CHICAGO (Reuters) - Babies who die from sudden infant death syndrome make low amounts of the message-carrying brain chemical serotonin needed to regulate sleep, breathing and heart rate, U.S. researchers said on Tuesday.
The finding, published in the Journal of the American Medical Association, may help identify babies at risk for SIDS, which each year kills more than 2,300 babies before their first birthday.
They said abnormal levels of serotonin may hamper an infant’s breathing, especially in challenging situations, such as breathing in too much exhaled carbon dioxide while sleeping face down.
“We have known for many years that placing infants to sleep on their backs is the single most effective way to reduce the risk of SIDS,” Dr. Alan Guttmacher, director of the National Institute of Child Health and Human Development, which funded the study.
“The current findings provide important clues to the biological basis of SIDS and may ultimately lead to ways to identify infants most at risk as well as additional strategies for reducing the risk of SIDS for all infants,” Guttmacher said in a statement.
In the study, Dr. Hannah Kinney of Harvard Medical School and Children’s Hospital Boston and colleagues examined brain tissue from babies who died from SIDS and from other causes.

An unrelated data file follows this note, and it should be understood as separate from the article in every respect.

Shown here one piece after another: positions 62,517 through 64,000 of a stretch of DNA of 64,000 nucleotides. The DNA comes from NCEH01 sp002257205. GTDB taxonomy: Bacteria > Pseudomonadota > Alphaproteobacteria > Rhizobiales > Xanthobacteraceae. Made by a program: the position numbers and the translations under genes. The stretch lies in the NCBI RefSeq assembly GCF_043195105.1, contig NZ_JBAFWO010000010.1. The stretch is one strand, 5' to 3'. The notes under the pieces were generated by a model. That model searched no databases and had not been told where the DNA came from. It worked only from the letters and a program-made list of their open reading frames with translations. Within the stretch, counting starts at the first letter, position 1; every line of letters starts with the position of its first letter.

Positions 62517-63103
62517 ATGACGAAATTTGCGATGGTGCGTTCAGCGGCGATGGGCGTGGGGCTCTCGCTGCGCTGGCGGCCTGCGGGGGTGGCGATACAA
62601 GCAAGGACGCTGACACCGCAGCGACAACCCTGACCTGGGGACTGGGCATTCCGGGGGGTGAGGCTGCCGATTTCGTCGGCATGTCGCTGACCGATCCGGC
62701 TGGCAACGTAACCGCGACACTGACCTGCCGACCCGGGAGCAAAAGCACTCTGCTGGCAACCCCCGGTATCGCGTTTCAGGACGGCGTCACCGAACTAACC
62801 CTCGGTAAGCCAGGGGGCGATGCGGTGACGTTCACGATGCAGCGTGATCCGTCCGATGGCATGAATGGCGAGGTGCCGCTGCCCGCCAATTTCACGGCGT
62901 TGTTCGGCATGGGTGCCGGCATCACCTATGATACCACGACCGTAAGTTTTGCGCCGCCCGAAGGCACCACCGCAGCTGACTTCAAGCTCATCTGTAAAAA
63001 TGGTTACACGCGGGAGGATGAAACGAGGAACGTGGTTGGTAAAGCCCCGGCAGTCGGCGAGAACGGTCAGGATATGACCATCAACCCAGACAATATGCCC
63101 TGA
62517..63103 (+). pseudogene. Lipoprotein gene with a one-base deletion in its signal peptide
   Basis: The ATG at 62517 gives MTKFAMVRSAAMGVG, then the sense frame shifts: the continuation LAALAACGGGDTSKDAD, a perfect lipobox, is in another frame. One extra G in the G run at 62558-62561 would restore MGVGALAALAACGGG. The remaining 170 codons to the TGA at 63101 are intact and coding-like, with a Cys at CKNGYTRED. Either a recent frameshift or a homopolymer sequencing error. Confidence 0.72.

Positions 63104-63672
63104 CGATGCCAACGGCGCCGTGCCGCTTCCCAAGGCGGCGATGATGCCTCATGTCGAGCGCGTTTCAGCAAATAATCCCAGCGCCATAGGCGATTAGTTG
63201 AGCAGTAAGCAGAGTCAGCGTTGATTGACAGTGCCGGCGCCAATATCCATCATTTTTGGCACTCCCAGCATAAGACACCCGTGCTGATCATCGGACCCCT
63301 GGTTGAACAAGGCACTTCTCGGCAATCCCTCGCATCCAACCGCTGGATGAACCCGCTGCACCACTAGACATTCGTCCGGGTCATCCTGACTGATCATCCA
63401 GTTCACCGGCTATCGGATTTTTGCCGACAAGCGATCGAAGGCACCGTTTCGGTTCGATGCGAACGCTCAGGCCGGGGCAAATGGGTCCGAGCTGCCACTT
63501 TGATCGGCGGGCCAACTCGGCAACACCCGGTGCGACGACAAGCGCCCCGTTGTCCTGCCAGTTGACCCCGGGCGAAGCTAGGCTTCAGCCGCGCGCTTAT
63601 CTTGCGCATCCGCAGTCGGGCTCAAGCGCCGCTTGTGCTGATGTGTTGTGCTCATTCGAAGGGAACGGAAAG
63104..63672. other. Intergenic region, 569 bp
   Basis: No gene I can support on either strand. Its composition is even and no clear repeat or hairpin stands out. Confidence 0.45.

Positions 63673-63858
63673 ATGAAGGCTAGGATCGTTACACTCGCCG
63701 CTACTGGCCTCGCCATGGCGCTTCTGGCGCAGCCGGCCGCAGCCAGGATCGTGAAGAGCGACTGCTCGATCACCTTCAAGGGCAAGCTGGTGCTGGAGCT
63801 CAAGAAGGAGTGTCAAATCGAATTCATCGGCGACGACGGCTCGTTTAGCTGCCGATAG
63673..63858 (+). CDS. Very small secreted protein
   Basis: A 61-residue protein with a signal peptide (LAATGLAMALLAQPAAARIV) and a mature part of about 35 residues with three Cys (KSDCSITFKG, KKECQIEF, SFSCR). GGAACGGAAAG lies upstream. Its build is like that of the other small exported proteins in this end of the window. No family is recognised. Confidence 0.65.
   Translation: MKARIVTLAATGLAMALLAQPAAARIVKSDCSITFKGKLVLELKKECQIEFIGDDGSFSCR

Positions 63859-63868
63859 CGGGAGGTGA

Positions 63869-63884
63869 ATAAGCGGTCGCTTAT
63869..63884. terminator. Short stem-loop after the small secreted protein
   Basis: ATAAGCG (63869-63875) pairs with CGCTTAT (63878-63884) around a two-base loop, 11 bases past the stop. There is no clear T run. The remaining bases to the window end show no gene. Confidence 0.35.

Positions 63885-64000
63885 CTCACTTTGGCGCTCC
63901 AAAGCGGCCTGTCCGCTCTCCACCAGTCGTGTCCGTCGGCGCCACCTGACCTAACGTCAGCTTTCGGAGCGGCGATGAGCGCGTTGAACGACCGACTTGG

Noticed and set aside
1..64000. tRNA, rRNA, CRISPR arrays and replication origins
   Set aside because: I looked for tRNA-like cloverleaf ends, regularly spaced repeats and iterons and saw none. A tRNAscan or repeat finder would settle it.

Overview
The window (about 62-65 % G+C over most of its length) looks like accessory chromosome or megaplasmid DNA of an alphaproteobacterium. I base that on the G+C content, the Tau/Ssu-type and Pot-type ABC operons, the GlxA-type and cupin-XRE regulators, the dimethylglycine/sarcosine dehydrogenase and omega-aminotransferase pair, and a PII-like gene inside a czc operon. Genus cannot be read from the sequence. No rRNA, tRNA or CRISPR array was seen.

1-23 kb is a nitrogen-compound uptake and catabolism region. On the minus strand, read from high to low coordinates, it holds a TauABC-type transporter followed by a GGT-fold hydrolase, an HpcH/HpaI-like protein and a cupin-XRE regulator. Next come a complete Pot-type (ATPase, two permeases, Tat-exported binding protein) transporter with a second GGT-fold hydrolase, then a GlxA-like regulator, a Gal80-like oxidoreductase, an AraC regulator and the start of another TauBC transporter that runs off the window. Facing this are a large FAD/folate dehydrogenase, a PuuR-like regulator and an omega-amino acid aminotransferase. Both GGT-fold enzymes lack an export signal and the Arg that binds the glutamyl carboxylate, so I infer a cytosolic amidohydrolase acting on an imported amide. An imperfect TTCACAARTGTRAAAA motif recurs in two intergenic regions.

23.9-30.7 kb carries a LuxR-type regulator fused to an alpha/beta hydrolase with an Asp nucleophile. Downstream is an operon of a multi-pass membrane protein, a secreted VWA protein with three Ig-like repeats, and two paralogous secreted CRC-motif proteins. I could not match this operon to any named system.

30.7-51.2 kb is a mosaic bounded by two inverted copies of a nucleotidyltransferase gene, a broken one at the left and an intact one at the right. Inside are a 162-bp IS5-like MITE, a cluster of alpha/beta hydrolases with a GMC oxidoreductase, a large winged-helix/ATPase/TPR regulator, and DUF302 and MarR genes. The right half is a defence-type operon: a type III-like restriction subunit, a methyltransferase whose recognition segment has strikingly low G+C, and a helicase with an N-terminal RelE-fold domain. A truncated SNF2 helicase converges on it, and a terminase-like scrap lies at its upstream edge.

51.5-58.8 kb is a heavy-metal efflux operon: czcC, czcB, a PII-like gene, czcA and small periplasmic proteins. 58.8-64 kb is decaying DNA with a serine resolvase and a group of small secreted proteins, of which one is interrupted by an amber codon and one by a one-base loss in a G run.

The tissue came from the medulla, a region at the base of the brain that regulates basic functions such as body temperature, breathing, blood pressure and heart rate.
Kinney’s team found that serotonin levels were 26 percent lower in tissue from babies who died of SIDS than those who died from other causes, and they also found low levels of the enzyme tryptophan hydroxylase, which is needed to make serotonin.
The findings suggest that some babies have an underlying vulnerability to SIDS, which can become fatal when combined with an external stress such as sleeping face down, especially when it occurs within the first year of life.
“Our research suggests that sleep unmasks the brain defect,” Kinney said in a statement.
“When the infant is breathing in the face-down position, he or she may not get enough oxygen. An infant with a normal brain stem would turn his or her head and wake up in response. But a baby with an intrinsic abnormality is unable to respond to the stressor.”
The team hopes the study will lead to a test that measures a baby’s serotonin levels, making it possible to identify children at highest risk for SIDS.
Rates of sudden infant death syndrome, also known as cot death or crib death, have plummeted in countries where health workers have counseled parents and caregivers to put infants on their backs to sleep, to avoid keeping rooms too warm and to keep loose blankets and pillows away from infants.
Reporting by Julie Steenhuysen; Editing by Doina Chiacu
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